Meistersingers


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Meistersingers

 

representatives of medieval sung poetry, the meistergesang, which developed in the second half of the 13th century from later forms of the minnesong. The meistergesang is associated with the rise of the cities and the burghers.

The first song school was founded by Frauenlob (Heinrich von Meissen; c. 1250–1318). The Meistersingers’ poetry became especially popular in southern Germany. The Nuremberg song school, of which Hans Folz and Hans Sachs were members, was particularly famous. Later, the Meistergesang spread to Austria and Bohemia. The creative work of the Meistersingers was regulated by an extensive code, the Tabulatur, which had to be strictly followed. On certain days the Meistersingers held festive poetry competitions in church or in the town hall. From the end of the 16th century their art declined, owing to the general deterioration of the craft guilds.

The Meistersingers’ repertoire was almost exclusively devoted to biblical and religious didactic themes. Secular and love songs entered the repertoire only in the 16th century. The Meistersingers wrote many Fastnachtsspiele (Shrovetide plays). Their song schools were open until the mid- 19th century. In the opera Die Meistersinger von Nürnberg (1868), Wagner glorified the art of the Meistersingers but ridiculed the philistine pedantry that characterized most of their poetry.

REFERENCES

Khrestomatiia po zarubezhnoi literature: Literatura srednikh vekov. Compiled by B. I. Purishev and R. O. Shor. Moscow, 1953.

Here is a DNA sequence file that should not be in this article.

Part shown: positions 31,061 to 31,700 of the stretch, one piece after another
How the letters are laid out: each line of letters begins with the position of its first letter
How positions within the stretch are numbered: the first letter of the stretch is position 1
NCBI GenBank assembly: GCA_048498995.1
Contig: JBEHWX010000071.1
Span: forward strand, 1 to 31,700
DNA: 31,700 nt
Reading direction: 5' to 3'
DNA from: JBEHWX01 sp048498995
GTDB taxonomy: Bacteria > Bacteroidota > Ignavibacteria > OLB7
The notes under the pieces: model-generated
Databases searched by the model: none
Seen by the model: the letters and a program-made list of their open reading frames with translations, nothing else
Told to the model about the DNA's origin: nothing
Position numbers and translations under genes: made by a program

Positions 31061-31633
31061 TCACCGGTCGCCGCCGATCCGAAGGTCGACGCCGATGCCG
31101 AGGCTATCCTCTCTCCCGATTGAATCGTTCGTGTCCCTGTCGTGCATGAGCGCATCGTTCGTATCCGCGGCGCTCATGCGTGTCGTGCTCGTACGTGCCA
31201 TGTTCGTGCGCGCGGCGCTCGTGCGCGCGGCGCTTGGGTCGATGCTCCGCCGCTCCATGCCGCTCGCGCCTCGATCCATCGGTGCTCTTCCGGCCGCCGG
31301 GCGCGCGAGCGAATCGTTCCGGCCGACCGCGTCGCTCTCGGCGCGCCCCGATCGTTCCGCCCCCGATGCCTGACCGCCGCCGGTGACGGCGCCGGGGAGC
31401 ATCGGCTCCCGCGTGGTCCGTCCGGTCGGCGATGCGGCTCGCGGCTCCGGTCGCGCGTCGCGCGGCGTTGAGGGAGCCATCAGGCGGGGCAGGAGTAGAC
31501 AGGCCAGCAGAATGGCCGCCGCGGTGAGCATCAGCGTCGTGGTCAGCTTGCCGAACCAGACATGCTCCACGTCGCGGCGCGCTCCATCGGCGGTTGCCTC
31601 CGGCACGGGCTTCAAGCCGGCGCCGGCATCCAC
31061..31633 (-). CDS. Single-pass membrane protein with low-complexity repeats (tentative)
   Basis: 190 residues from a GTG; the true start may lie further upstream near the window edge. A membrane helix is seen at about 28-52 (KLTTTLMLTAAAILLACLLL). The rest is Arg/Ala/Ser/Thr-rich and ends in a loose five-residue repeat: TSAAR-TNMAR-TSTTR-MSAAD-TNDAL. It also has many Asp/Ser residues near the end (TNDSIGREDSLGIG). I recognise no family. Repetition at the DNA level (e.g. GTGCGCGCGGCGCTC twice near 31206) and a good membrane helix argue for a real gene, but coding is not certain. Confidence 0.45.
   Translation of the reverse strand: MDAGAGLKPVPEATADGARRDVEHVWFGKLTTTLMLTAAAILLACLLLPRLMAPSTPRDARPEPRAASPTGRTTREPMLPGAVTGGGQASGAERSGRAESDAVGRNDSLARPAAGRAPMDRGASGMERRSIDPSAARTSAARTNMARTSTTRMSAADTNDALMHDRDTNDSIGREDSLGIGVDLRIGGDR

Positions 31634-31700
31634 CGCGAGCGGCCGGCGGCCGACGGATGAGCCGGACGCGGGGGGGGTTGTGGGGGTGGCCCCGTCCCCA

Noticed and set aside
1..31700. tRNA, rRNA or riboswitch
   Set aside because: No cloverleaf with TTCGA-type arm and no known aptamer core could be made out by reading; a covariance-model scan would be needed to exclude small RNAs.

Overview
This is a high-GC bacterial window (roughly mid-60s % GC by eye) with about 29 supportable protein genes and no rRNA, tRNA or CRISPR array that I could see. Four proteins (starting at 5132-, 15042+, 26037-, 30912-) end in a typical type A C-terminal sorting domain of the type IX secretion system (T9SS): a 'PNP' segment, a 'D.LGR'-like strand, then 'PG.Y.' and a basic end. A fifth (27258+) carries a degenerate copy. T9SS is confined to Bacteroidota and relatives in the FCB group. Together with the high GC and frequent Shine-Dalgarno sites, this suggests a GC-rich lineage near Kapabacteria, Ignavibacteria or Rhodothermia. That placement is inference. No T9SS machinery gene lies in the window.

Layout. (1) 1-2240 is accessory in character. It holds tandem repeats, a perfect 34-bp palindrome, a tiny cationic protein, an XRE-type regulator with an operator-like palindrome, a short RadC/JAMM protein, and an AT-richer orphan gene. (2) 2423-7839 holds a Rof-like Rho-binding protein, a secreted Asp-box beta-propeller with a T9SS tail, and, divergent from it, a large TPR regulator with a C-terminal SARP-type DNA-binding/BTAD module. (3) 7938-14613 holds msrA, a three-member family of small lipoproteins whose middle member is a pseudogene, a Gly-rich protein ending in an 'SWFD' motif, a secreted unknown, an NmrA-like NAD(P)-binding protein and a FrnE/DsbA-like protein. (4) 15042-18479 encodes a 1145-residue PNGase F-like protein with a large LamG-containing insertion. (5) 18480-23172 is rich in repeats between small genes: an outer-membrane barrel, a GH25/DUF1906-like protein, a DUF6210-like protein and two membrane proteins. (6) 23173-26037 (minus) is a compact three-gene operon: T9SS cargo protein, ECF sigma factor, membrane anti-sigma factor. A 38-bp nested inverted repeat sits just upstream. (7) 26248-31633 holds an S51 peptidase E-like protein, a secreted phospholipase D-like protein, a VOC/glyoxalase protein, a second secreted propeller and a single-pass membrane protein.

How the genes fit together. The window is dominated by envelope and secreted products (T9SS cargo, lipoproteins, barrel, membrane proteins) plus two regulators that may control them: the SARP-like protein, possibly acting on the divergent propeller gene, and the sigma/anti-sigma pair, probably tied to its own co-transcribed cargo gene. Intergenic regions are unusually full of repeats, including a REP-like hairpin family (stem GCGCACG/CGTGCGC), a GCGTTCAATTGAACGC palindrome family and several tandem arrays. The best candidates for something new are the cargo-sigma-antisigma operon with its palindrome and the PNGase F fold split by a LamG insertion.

Sauer, K. Die Meistersinger. Leipzig, 1935.
Schnell, F. Zur Geschichte der Augsburger Meistersingerschule. Augsburg, 1956.
Nagel, B. Meistersang. Stuttgart, 1962.
References in periodicals archive ?
The 106th Festival started on July 25th with a new staging of Die Meistersinger von Nurnberg by Barrie Kosky, the Australian-born Intendant of Berlin's Komische Operand closed August 28th with the end of the five-year run of Berlin director Frank Castorfs exuberantly iconoclastic Der Ring des Nibelungen.
Katharinas own 2010 Bayreuth debut with Meistersinger, a perplexing reflection on artistic responsibility and societal change, had her great-grandfather and other creative icons prancing around in their underwear, at the end seemingly willing to let their legacy go up in flames.
The Philippine Meistersingers is one of the country's most active choirs, proclaimed as the 2011 Choir of the World and the 2006 World Choir Games Champion.
Added to the hortatory paeans to German art, and the often needlessly complicated story of youthful passion tamed into artistic competence, Meistersinger comes up either as one of Wagner's most challenging or least interesting music dramas.
Except for Prey, the cast of Levine's Meistersinger played the characters as stock-opera strutters, the men bluff and bold, the women clinging and fluttery.
I'm never totally convinced by Christian Thielemann's propensity for elegant long lines and a lush, smooth, homogenous sound (vivat the dramatic shifts and turns of a typical Daniel Barenboim performance), but still, this Meistersinger is nicely paced, with lots of detail coming from the finely tuned orchestra.
Despite my overall reservations about the production, the two major Meistersinger roles alone make me recommend this release for serious consideration.
The meistersingers claimed to be heirs of 12 old masters, poets skilled in the medieval artes and in musical theory; the 13th-century poet Frauenlob was said to be their founder.
Many guild workmen and tradesmen of the day practiced a type of singing based on elaborate rules; to become meistersingers ("master singers"), they had to prove themselves in a contest.
German burgher, a popular meistersinger and poet, who was known for his huge output and for his aesthetic and religious influence.
The theater in Dessau, which was bombed during the war and reopened under the directorship of Willi Bodenstein in 1949, had already established itself as a center for Wagner performance: Bodenstein staged Tannhauser and Der fliegende Hollander in 1950 and Die Meistersinger and Lohengrin in 1951 and 1952, respectively.
One does not need to "de-Nazify," but only to perform faithfully; then particularly works such as Die Meistersinger and Der Ring tier [sic] Nibelungen prove their still-undiminished power.